21 new feedback metrics for Grammar, Vocab, and Coherence

Assessment and eLearning application developers today rely on the Speechace Spontaneous Speech API to assess language use in open-ended speech. The API evaluates spoken language and returns Grammar, Vocabulary, and Coherence scores aligned with standard rubrics such as CEFR and IELTS.

Each language skill is scored with a dedicated model trained specifically for evaluating speech. These models are often incorrectly assumed to do something similar to Grammarly or the Microsoft Grammar Checker.

In reality Speechace’s Grammar, Vocab, and Coherence models are fundamentally different in several aspects:

  1. The models are specific to spoken language
  2. The models look beyond just accuracy (i.e. errors) and evaluate language on other dimensions such as: range, variety, precision, sophistication, academic language use
  3. The models are optimized for scoring and feedback rather than just correction

Chose your words!

In simple terms, a speaker who uses basic grammar and limited vocabulary but makes no errors should still receive a lower score than a speaker who makes some errors but consistently demonstrates richer, more advanced language.

The words you choose when you speak matter. Each individual is essentially a language model of the grammatical structures, word combinations, connectives, and lexical range that they use. To assess their proficiency we assess all of these attributes through hundreds of features based on the language use.

Today we are announcing 21 new feedback metrics which provide greater insight into Grammar, Vocabulary, and Coherence scores. These metrics provide score explainability and identify specific areas of weakness for practice and improvement.

Anatomy of a feedback metric

Each feedback metric was chosen to measure a dimension of the speaker’s language and reflect how they compare to other non-native speakers in that dimension alone. It is important to note that is it not necessary, and nearly impossible, to score high on every metric all the time.

Each metrics has 3 components:

  • Score: On a scale of 0 to 10
  • Level: Low, Mid, or High
  • Message: A feedback message to the learner

Learners should typically work on areas where their level is low, which coincides with scores below 4. Let’s look at a few real examples.

1. Here is an example result from the vocab.overall_metrics.idiomaticity metric:

    "score": 3,
    "level": "low",
    "message": "Your use of word combinations is unusual and typical of adaptation from another language. You should study and use combinations such as adjective-noun and adverb-verb which are associated with each other and found in idiomatic language. "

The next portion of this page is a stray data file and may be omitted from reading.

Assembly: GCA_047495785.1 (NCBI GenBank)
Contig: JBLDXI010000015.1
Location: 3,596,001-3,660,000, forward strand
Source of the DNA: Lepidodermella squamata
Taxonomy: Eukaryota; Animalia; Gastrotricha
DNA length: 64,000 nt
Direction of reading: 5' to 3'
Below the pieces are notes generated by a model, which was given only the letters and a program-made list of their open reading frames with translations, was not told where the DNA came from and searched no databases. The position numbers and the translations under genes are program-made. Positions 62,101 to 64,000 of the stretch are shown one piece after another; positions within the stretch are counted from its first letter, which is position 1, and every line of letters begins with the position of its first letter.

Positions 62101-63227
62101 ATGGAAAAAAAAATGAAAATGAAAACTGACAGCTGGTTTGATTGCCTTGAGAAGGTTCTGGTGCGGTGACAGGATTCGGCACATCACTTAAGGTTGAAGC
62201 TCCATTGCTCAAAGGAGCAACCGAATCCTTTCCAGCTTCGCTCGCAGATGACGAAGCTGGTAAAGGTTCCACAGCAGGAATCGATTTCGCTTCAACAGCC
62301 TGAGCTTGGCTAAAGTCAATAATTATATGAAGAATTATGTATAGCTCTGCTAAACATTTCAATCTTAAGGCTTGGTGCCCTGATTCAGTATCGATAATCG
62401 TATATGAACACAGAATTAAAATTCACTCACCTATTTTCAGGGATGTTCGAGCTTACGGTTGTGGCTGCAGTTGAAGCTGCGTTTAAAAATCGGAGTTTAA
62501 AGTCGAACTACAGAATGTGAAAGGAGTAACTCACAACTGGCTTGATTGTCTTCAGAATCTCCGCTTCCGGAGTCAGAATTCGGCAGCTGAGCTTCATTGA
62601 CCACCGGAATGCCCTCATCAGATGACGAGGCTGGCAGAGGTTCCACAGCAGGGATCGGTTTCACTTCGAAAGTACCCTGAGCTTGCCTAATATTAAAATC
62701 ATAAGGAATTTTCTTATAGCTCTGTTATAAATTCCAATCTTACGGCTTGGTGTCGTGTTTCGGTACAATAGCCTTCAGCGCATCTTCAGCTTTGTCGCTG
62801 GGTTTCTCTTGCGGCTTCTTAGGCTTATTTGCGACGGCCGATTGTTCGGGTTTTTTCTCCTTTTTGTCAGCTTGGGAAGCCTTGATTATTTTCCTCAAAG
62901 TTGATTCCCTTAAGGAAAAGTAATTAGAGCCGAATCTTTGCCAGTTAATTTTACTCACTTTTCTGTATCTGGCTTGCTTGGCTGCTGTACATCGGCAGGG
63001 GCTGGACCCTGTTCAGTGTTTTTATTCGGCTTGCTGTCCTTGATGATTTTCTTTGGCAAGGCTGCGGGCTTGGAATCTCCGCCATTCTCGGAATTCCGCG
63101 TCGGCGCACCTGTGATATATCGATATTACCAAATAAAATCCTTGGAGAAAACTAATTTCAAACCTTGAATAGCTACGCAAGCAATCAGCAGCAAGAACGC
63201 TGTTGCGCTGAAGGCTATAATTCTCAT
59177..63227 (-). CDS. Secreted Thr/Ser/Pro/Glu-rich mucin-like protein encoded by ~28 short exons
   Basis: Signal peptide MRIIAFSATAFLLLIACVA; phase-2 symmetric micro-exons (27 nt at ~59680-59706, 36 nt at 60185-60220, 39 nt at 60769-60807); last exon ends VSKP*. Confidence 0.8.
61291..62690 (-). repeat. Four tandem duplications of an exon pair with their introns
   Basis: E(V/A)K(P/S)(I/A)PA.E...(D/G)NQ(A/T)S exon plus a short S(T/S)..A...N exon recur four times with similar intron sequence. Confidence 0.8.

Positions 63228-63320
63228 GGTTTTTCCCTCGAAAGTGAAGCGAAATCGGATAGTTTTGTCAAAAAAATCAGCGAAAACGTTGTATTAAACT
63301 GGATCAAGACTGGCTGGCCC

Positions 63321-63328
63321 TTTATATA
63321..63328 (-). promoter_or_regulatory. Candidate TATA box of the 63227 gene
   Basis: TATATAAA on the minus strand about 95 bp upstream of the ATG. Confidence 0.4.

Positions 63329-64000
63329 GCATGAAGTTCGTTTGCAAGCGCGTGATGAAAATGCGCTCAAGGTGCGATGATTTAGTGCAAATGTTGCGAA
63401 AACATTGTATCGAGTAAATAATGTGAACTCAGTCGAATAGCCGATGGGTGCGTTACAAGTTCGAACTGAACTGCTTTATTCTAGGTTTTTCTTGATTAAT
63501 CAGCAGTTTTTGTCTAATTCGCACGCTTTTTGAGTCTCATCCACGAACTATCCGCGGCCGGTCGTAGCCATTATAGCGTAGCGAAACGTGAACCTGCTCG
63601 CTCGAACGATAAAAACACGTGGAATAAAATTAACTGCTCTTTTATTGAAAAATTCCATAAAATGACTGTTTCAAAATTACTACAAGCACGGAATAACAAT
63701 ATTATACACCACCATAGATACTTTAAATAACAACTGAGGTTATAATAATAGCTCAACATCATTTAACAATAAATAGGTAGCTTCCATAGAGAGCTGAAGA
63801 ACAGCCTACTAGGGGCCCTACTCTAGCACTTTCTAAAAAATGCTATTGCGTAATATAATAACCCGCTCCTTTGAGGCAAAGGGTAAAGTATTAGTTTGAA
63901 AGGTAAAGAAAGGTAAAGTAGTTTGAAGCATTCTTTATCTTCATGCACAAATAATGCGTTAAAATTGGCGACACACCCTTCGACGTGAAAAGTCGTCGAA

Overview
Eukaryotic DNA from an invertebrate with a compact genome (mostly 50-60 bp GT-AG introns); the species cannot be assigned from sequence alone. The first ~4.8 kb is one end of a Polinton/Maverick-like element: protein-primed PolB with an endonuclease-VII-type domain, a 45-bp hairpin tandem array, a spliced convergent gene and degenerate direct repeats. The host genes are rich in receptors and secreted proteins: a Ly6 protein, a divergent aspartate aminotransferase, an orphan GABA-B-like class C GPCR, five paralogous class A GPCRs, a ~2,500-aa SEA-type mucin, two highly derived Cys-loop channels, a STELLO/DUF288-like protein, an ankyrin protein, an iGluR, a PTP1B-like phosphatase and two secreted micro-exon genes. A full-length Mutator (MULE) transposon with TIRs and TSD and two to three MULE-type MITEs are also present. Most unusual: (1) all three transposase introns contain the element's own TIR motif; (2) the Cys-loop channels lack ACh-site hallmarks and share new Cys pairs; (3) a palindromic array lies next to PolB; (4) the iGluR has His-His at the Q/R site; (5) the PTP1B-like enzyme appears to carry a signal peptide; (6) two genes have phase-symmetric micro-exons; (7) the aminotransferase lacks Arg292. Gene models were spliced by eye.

2. Here is an example result from the coherence.overall_metrics.verb_diversity metric:

In metrics which assess the overuse of certain connectives, verbs, or adverbs, the result includes a list of examples from the user’s response.

    "score": 1,
    "level": "low",
    "message": "Your response is low on verb diversity. See the list of most overused verbs and practice avoiding repeating verbs especially in consecutive sentences.",

3. And finally here is an example from the grammar.overall_metrics.grammatical_accuracy metric:

The metric indicates the extent to which grammatical accuracy affected the users score, and the errors list provides a list of categorized errors with suggested replacements.

      "score": 6,
      "level": "mid"
"errors" :
    "category": "STYLE",
    "message": "Three successive sentences begin with the same word. Consider rewording the sentence or use a thesaurus to find a synonym.",
    "span": [257, 259],
    "matched_text": "It",
        "Furthermore, it",
        "Likewise, it",
        "Not only that, but it"

How to use the feedback metrics

To use the new feedback metrics you need to pass the include_ielts_feedback parameter on your call to the Speechace API. You can see a complete listing of all 21 metrics and their descriptions in the Speechace API Documentation.

You can use these metrics to provide specific guidance to users such as:

  • Enhancing a particular aspect of grammatical range (e.g. learning new more advanced noun phrases)
  • Fixing grammatical inaccuracies
  • Increasing use of sophisticated, academic, or idiomatic language
  • Reducing overuse of certain connectives, verbs, and adverbs

We hope these feedback metrics provide an additional level of visibility into each speaker’s proficiency and allow applications to provide more insights into each score, and help learners understand how to improve.

All the best

The Speechace Team

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